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Arbib v Earl Cadogan


The court determined the appropriate level of deferment rate to be applied, in the circumstances, when calculating the price payable on enfranchisement or for an extended lease for houses or flats in central London.


In joined appeals, the court was required to determine the price payable on enfranchisement or for an extended lease for houses or flats in central London. One of the main issues concerned the deferment rate to be applied. The Leasehold Valuation Tribunal had determined that a deferment rate of six per cent should apply to five of the six properties and a rate of six and three quarters per cent to one of the properties together with a marriage value of 10 per cent.


The no-Act assumption in the statutory provisions regarding price and value excluded any assumption that the market would take into account the probability that Parliament might legislate in the future to confer the rights excluded. Although market evidence was usually the best evidence of value, the extent of the right to enfranchise or to a lease extension was so wide that there was unlikely to be dependable market evidence in any particular case. There was not and never had been, a binding "convention" that a fixed and constant deferment rate of six per cent should be universally used. The deferment rate in each case had to be individually determined on the evidence. In the absence of dependable market transactions to provide evidence of value it was permissible to consider the money market, Gallagher Estates Limited v Walker (1973) 28 P&CR 113 applied. Decisions of the Leasehold Valuation Tribunal and the Lands Tribunal on questions of fact and opinion were not to be treated as evidence of value in later cases. They did not establish conventions or precedents. However, guidance on valuation principles or procedure might be applied or referred to in subsequent cases. It was unlikely that there could be a constant deferment rate over a period of several years despite changes in the investment market and financial indicators. Settlements relating to comparable properties were admissible as evidence of value but were subject to criticism. In the absence of reliable land market evidence, resort had to be made to the financial or money market to assess deferment rates. The starting point was a risk-free investment, best represented by index-linked gilts. Changes in deferment rates would not occur until a change in the trend in risk-free yields had become established or the continuation of a trend established a new level of yields. In the circumstances no adjustments were to be made for the different dates of valuation.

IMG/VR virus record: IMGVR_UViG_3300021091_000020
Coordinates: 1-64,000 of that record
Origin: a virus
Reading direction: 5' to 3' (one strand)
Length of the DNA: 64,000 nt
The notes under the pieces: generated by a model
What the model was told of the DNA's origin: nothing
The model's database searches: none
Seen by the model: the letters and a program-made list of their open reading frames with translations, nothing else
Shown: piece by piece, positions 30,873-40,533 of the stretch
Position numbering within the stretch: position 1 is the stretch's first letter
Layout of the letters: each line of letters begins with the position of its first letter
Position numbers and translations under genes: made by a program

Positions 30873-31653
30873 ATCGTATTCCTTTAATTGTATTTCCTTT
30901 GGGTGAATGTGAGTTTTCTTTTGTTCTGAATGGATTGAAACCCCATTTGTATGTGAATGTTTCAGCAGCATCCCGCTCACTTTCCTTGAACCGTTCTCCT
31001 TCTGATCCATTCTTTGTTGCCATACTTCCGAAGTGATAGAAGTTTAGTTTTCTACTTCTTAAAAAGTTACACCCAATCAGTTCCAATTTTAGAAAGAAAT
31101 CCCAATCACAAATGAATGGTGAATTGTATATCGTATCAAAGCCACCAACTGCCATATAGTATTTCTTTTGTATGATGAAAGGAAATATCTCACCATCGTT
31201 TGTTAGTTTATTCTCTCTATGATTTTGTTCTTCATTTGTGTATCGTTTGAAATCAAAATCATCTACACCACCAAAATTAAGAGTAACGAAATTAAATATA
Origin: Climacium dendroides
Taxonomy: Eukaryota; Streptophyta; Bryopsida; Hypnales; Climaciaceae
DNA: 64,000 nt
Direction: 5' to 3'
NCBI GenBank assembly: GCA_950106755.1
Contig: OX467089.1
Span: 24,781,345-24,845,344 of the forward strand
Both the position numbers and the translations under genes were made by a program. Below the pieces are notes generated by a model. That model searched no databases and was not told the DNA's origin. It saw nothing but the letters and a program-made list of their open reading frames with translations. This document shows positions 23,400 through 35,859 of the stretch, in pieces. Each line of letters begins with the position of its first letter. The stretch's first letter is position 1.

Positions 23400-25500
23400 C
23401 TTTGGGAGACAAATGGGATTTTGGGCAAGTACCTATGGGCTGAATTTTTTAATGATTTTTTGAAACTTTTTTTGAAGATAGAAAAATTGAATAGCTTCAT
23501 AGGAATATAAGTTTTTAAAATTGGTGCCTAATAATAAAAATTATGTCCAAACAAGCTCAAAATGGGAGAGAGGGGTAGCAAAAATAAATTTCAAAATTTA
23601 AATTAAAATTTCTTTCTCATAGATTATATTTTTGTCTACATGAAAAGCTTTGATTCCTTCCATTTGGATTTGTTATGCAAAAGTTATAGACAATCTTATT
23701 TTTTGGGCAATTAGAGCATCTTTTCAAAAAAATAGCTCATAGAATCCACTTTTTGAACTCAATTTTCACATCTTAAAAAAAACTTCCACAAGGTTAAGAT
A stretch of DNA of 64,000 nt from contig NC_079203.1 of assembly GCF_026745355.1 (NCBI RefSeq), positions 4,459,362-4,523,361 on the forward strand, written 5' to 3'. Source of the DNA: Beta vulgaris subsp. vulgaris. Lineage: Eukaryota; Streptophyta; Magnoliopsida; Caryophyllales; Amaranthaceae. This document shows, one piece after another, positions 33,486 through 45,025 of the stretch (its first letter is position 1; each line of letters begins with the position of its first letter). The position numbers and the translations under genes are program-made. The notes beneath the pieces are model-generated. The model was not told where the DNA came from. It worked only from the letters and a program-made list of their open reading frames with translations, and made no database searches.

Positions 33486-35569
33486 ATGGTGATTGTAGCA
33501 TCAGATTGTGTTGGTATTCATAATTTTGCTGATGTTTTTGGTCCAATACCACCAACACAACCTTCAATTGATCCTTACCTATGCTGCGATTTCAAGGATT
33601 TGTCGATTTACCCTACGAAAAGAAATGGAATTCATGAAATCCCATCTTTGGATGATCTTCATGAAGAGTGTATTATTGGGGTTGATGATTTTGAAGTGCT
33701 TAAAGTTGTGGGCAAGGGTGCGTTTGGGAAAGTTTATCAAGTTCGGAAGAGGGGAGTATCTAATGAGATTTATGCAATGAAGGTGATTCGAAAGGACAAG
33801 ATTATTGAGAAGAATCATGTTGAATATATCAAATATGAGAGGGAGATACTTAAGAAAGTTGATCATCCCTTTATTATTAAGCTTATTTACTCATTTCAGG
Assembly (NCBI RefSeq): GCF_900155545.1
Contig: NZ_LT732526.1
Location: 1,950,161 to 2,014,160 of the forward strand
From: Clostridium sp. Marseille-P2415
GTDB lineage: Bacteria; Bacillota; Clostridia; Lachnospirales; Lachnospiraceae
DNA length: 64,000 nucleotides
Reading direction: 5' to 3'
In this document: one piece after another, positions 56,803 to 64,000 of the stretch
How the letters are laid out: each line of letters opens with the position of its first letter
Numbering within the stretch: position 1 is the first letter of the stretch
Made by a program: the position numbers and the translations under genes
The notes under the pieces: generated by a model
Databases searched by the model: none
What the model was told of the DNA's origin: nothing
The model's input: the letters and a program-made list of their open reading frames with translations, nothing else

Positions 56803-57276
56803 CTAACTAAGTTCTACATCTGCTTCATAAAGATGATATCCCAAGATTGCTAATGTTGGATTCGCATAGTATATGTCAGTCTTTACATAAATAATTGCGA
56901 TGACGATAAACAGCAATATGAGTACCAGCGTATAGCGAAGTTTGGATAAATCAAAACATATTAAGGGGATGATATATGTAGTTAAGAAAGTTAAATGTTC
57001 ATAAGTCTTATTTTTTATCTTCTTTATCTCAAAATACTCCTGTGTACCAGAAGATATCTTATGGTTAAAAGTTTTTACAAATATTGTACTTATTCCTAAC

Judgment accordingly.

Lands Tribunal
Judge Michael Rich QC, PH Clarke FRICS
Judgment date
15 September 2005

​LTL 29/11/2005 : [2005] 3 EGLR 139 

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